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Thread: Last of the 2009 peach jam

  1. #1
    George Shirley Guest

    Default Last of the 2009 peach jam

    Finished the last jar of 2009 peach jam this morning, put it on a
    toasted bagel for Miz Anne's breakfast. There may be replacement jam
    this year as the peach tree has been covered with blossoms and is now
    setting fruit. If I can only keep the !@#$% squirrels from taking one
    bite and dropping every peach I might make a crop.

    Both the plum trees, the Santa Rosa and the Bruce bloomed simultaneously
    this year for the first time since they were planted. Noticed quite a
    few honey bees and orchard mason bees (native to North America) flitting
    about all three of the trees. The fig tree appears to be coming back
    from it's frozen state of two winters ago, maybe a fig crop again as we
    are rapidly running out of fig jams. The Japanese persimmon is leafing
    out and I think I can see the tiny green blooms on it. The quince tree
    is fully leafed out now but no blooms as yet.

    I need to get out there and prune the Triple Crown blackberries so we
    can make a crop maybe.

    Will go to Lowe's today and pick up two or three each of tomato and
    sweet chile plants. That will be all the garden we will have this spring
    with Miz Anne on the injured list. Not much point in putting in a big
    spring garden with half the crew unable to work it.

    Speaking of which, Miz Anne is healing rapidly, she walks about the
    house several times a day with her walker. She has also started going
    out on the patio to sit and admire her flowers and gardens. Tilly Dawg
    keeps her company while I swamp out the house. Doctor says she is the
    toughest seventy-year old woman he has ever seen and appears to be
    healing quicker than most of her age group. She does her exercises three
    times a day versus the two required and the physical therapist comes
    three days a week to work with her and now has increased her sets of
    exercises by at least three new ones. I'm proud of the old girl, she has
    more get up and go than most of us that age.

    George
    Father Inquisitor, HOSSPOJ

  2. #2
    Serene Vannoy Guest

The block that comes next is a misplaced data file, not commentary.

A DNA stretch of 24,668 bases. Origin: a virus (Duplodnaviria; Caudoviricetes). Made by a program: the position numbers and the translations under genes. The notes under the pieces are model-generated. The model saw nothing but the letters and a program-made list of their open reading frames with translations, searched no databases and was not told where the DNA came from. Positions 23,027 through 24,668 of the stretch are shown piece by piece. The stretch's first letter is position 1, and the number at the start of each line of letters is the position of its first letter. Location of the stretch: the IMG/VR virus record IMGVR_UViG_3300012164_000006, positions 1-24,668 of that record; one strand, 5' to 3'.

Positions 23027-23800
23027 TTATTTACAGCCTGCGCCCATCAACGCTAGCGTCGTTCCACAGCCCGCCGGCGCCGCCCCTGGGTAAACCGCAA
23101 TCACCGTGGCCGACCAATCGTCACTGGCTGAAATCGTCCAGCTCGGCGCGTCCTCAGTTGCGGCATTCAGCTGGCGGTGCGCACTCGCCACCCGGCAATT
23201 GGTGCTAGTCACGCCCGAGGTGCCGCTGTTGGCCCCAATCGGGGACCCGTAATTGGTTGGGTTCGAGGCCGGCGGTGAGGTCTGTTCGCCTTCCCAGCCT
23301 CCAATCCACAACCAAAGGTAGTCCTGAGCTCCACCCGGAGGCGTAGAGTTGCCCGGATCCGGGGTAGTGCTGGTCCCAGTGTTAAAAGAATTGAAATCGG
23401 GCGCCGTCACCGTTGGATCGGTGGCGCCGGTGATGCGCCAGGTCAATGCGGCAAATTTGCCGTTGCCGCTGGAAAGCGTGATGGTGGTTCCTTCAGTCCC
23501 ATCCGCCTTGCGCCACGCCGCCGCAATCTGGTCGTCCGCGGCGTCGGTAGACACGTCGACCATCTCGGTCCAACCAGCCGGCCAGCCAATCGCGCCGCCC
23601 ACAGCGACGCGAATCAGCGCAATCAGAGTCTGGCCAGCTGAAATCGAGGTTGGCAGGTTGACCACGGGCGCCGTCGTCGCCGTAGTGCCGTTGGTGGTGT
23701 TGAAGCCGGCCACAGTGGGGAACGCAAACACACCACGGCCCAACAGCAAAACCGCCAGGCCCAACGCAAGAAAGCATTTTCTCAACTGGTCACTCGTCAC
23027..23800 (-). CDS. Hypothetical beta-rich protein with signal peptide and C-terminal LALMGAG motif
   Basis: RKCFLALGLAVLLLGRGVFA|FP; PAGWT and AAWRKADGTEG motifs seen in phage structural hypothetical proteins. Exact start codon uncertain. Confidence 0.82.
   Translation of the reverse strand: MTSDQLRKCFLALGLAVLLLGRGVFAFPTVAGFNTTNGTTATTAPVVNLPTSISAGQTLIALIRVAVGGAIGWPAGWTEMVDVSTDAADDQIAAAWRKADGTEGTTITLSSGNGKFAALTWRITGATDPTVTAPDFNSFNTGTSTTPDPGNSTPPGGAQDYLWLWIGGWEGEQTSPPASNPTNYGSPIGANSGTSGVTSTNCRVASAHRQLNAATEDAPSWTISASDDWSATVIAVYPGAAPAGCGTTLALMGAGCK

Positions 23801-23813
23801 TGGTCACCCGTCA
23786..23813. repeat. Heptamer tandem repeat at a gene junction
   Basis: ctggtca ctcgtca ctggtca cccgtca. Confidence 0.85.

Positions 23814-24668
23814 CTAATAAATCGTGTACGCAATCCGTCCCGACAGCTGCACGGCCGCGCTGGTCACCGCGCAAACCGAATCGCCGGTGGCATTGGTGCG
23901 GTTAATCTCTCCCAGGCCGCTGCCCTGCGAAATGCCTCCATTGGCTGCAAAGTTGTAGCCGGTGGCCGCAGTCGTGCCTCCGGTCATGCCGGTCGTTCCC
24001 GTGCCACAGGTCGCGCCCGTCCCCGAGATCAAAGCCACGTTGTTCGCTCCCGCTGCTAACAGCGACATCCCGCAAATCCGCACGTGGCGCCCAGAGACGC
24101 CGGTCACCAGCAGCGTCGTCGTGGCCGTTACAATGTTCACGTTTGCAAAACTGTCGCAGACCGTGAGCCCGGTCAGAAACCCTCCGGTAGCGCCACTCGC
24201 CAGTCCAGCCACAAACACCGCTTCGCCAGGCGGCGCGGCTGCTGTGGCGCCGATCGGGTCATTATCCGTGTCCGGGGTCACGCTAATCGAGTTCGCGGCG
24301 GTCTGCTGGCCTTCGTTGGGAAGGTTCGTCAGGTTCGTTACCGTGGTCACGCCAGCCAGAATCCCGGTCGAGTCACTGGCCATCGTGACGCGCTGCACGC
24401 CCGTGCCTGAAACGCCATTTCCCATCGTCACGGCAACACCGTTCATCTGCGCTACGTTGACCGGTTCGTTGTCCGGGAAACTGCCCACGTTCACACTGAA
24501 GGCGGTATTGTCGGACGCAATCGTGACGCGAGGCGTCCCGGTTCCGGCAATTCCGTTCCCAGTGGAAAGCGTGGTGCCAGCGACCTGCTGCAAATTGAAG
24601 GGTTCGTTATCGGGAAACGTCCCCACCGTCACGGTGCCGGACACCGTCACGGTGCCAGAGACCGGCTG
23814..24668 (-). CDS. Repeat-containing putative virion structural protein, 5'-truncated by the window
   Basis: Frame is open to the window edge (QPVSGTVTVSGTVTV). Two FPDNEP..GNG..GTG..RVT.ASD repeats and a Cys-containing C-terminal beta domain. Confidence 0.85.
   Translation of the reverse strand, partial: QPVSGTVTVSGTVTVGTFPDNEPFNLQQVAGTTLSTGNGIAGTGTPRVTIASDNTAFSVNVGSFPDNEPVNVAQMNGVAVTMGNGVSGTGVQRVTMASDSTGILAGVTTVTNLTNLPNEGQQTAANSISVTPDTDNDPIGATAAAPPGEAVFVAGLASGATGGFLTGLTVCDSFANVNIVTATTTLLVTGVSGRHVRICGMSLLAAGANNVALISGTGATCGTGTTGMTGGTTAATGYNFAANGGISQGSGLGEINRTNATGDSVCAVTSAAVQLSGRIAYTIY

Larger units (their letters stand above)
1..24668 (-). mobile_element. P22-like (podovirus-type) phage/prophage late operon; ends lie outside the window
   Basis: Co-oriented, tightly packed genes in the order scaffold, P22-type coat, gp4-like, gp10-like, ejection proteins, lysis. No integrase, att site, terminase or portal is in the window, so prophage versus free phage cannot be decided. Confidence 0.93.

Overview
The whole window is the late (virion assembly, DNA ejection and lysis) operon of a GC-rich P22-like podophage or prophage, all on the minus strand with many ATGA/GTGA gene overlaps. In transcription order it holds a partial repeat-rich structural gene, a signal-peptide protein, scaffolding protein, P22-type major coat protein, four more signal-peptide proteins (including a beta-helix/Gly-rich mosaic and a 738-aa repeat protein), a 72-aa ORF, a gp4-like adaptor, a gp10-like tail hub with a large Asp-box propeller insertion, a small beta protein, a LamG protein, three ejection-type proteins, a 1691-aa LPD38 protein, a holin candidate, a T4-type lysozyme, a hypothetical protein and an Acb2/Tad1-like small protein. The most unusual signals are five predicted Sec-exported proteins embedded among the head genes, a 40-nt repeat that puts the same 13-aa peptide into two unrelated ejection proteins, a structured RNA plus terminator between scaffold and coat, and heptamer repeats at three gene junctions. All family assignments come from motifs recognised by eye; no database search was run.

Default Re: Last of the 2009 peach jam

    On 03/21/2011 06:33 AM, George Shirley wrote:
    > Finished the last jar of 2009 peach jam this morning, put it on a
    > toasted bagel for Miz Anne's breakfast. There may be replacement jam
    > this year as the peach tree has been covered with blossoms and is now
    > setting fruit. If I can only keep the !@#$% squirrels from taking one
    > bite and dropping every peach I might make a crop.
    >
    > Both the plum trees, the Santa Rosa and the Bruce bloomed simultaneously
    > this year for the first time since they were planted. Noticed quite a
    > few honey bees and orchard mason bees (native to North America) flitting
    > about all three of the trees. The fig tree appears to be coming back
    > from it's frozen state of two winters ago, maybe a fig crop again as we
    > are rapidly running out of fig jams. The Japanese persimmon is leafing
    > out and I think I can see the tiny green blooms on it. The quince tree
    > is fully leafed out now but no blooms as yet.


    I envy you your orchard! Hope you get peaches.

    >
    > I need to get out there and prune the Triple Crown blackberries so we
    > can make a crop maybe.
    >
    > Will go to Lowe's today and pick up two or three each of tomato and
    > sweet chile plants. That will be all the garden we will have this spring
    > with Miz Anne on the injured list. Not much point in putting in a big
    > spring garden with half the crew unable to work it.
    >
    > Speaking of which, Miz Anne is healing rapidly,


    That's what I like to hear. Hurray!

    > she walks about the
    > house several times a day with her walker. She has also started going
    > out on the patio to sit and admire her flowers and gardens. Tilly Dawg
    > keeps her company while I swamp out the house. Doctor says she is the
    > toughest seventy-year old woman he has ever seen and appears to be
    > healing quicker than most of her age group.


    :-) My mom is the same way. Three years ago, when she was 68, she was
    given around 6 months to live and told she wouldn't ever be able to go
    back to work. A month later, she was back to work full-time and now
    she's 71 (almost 72) and still working full-time, traveling, playing in
    bridge tournaments, etc. I say she's made of steel!

    > She does her exercises three
    > times a day versus the two required and the physical therapist comes
    > three days a week to work with her and now has increased her sets of
    > exercises by at least three new ones. I'm proud of the old girl, she has
    > more get up and go than most of us that age.


    I hope I'm as sturdy and as loved as that when I get there (in 27 years. :-)

    Serene
    --
    http://www.momfoodproject.com

  3. #3
    George Shirley Guest

    Default Re: Last of the 2009 peach jam

    On 3/26/2011 11:32 AM, Serene Vannoy wrote:
    > On 03/21/2011 06:33 AM, George Shirley wrote:
    >> Finished the last jar of 2009 peach jam this morning, put it on a
    >> toasted bagel for Miz Anne's breakfast. There may be replacement jam
    >> this year as the peach tree has been covered with blossoms and is now
    >> setting fruit. If I can only keep the !@#$% squirrels from taking one